He found Philpott in the deed room of the courthouse and offered to buy him a cup of coffee. He told Philpott he was interested in the position, “but my momma didn’t raise a fool. If you’ve got somebody else in mind, let me know and I’ll just keep doing what I’m doing,” he told him.
Williams recalled that Philpott wiped his pipe, sipped his coffee, and said he would support him for the judgeship.
After five years serving as Commonwealth’s Attorney, Williams took the bench as the Henry County Circuit Court Judge. There, he spent the next 30 years and presided in hundreds of cases, some of which were more memorable than others.
“You saw some things that were just horrendous,” he recalled. “You have to do what you have to do. I’ve had some dreadful cases where I’ve had to give someone life in prison and was very happy to do it.”
In fact, judges often face decisions that most of us do not, and must walk the line between helping people rehabilitate their lives and recognizing when someone is beyond help.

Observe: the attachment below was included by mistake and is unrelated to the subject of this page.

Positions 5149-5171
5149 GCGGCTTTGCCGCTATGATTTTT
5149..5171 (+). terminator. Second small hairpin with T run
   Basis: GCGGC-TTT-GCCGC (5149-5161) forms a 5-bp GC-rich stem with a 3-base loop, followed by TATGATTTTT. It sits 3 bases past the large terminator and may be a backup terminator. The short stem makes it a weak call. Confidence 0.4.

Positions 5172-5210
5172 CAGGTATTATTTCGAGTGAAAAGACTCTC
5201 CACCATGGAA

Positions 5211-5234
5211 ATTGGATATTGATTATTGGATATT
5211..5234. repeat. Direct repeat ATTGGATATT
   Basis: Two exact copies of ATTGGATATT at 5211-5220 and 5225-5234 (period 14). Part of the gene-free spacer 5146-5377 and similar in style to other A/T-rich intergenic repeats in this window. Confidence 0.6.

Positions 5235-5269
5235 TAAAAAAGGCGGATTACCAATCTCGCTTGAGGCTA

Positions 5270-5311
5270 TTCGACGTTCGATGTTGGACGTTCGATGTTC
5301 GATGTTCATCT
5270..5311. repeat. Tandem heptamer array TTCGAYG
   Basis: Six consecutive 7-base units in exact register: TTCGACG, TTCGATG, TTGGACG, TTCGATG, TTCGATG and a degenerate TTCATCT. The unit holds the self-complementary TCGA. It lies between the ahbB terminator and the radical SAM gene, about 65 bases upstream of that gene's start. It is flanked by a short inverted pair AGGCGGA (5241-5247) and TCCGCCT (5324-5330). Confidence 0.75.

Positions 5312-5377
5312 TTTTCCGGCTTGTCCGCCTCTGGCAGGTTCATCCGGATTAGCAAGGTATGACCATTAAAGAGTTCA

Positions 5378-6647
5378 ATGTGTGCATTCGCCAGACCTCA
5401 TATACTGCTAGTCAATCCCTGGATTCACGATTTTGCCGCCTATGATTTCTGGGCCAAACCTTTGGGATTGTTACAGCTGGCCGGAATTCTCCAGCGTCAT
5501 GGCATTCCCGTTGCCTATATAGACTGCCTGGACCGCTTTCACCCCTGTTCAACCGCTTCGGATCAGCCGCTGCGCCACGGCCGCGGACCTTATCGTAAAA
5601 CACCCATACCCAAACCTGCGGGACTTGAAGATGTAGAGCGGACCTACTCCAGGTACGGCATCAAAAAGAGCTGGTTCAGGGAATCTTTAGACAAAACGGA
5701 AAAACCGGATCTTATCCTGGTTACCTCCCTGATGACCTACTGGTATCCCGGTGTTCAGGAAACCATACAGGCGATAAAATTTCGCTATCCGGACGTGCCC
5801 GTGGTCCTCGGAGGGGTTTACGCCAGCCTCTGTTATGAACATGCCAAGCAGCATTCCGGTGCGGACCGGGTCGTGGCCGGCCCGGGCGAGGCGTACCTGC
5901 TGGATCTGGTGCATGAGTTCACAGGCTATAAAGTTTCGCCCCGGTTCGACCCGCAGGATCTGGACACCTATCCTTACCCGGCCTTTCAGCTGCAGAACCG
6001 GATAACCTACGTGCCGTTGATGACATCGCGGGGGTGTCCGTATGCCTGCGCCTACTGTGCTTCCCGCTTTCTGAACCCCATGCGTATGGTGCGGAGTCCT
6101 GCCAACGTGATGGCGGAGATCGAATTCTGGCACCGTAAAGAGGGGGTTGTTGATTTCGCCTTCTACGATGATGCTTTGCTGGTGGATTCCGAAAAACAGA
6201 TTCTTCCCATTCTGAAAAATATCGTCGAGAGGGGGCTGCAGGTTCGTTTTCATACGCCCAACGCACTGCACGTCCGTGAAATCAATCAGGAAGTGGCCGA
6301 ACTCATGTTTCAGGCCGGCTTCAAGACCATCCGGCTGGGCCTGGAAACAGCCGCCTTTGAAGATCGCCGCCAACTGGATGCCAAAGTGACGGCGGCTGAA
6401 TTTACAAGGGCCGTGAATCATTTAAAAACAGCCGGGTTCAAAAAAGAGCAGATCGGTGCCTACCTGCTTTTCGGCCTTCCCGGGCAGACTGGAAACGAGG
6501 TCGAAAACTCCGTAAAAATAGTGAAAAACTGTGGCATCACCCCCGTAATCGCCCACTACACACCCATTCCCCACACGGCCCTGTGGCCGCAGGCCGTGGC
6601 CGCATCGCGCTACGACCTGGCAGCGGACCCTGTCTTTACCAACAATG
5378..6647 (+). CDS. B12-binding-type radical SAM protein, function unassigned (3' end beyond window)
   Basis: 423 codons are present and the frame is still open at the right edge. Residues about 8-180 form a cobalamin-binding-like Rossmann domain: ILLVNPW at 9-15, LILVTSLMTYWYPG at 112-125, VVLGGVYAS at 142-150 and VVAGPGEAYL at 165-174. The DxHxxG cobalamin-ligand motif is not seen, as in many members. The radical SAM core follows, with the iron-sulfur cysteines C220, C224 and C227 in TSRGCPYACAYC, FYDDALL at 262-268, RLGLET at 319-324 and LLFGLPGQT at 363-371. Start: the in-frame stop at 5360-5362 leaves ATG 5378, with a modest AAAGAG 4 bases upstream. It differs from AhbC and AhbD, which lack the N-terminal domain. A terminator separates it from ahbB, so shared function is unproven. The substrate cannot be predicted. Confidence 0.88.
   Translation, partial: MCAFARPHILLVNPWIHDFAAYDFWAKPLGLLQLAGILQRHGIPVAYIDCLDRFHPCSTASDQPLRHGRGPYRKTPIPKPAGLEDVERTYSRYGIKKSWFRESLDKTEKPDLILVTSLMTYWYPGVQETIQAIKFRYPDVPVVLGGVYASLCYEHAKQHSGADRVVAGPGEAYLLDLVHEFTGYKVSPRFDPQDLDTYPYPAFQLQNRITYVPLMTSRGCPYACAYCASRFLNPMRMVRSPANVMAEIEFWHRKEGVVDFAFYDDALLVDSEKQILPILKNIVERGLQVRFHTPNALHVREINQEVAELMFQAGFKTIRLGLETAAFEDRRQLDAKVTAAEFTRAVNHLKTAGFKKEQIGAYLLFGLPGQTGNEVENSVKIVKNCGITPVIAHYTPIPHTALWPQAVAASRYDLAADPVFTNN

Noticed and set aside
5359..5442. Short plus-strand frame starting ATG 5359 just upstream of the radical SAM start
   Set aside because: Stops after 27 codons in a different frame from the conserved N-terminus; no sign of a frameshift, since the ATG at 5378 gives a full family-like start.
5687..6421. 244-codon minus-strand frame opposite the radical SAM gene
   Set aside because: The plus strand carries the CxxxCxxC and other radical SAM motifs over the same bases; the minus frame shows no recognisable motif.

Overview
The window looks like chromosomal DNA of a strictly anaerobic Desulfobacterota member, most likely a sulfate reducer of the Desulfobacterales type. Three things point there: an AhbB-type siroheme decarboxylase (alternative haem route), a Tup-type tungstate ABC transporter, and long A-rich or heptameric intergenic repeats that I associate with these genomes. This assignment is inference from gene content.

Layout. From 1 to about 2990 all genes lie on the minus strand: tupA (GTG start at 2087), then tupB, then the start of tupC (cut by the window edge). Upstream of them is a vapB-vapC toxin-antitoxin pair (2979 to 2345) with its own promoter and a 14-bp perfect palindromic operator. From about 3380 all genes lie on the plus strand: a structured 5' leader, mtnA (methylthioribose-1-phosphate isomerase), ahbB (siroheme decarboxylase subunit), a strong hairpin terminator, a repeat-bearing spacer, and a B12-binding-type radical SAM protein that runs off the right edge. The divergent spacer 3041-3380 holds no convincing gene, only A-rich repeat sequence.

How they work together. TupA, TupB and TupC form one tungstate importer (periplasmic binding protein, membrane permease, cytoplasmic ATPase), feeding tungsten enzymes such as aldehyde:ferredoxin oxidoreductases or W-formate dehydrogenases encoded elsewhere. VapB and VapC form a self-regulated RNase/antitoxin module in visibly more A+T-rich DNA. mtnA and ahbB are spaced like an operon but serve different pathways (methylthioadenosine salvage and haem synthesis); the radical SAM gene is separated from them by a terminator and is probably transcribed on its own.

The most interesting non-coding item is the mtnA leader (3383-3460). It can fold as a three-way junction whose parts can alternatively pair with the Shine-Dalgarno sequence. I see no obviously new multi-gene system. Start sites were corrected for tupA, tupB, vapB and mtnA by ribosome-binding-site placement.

When facing those decisions, Williams said a number of criteria helped him decide.
“You look at the crime that was committed first, what did they do. Number two, you look at their prior record. Have they had chance after chance after chance after chance? And then, number three, what’s the chance for them to be rehabilitated?
“Young people, you try to err on the side of grace, because you want young people to get by and hopefully turn their lives around,” Williams said. “But then you get guys who have been in prison for 90 percent of their lives, and there’s not anything you can do for them. They’re not going to change their lives; they’re simply going to be a burden to society.”